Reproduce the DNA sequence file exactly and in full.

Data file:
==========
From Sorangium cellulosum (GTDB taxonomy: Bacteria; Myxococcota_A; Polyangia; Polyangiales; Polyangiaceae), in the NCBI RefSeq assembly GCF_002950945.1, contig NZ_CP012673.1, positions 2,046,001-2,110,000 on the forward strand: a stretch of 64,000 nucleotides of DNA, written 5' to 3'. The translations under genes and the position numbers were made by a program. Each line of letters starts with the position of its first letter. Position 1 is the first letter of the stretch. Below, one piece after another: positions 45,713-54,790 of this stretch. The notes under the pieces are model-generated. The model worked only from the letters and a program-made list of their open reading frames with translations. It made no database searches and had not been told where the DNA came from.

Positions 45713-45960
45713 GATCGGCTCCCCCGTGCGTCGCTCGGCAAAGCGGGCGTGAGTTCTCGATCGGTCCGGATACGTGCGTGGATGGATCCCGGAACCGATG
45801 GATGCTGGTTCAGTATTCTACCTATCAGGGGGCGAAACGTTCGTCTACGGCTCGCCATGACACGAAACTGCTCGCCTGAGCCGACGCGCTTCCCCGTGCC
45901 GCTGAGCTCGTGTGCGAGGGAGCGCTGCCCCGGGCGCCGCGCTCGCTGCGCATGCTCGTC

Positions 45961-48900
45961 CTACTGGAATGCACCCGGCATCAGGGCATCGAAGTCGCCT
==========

From Sorangium cellulosum (GTDB taxonomy: Bacteria; Myxococcota_A; Polyangia; Polyangiales; Polyangiaceae), in the NCBI RefSeq assembly GCF_002950945.1, contig NZ_CP012673.1, positions 2,046,001-2,110,000 on the forward strand: a stretch of 64,000 nucleotides of DNA, written 5' to 3'. The translations under genes and the position numbers were made by a program. Each line of letters starts with the position of its first letter. Position 1 is the first letter of the stretch. Below, one piece after another: positions 45,713-54,790 of this stretch. The notes under the pieces are model-generated. The model worked only from the letters and a program-made list of their open reading frames with translations. It made no database searches and had not been told where the DNA came from.

Positions 45713-45960
45713 GATCGGCTCCCCCGTGCGTCGCTCGGCAAAGCGGGCGTGAGTTCTCGATCGGTCCGGATACGTGCGTGGATGGATCCCGGAACCGATG
45801 GATGCTGGTTCAGTATTCTACCTATCAGGGGGCGAAACGTTCGTCTACGGCTCGCCATGACACGAAACTGCTCGCCTGAGCCGACGCGCTTCCCCGTGCC
45901 GCTGAGCTCGTGTGCGAGGGAGCGCTGCCCCGGGCGCCGCGCTCGCTGCGCATGCTCGTC

Positions 45961-48900
45961 CTACTGGAATGCACCCGGCATCAGGGCATCGAAGTCGCCT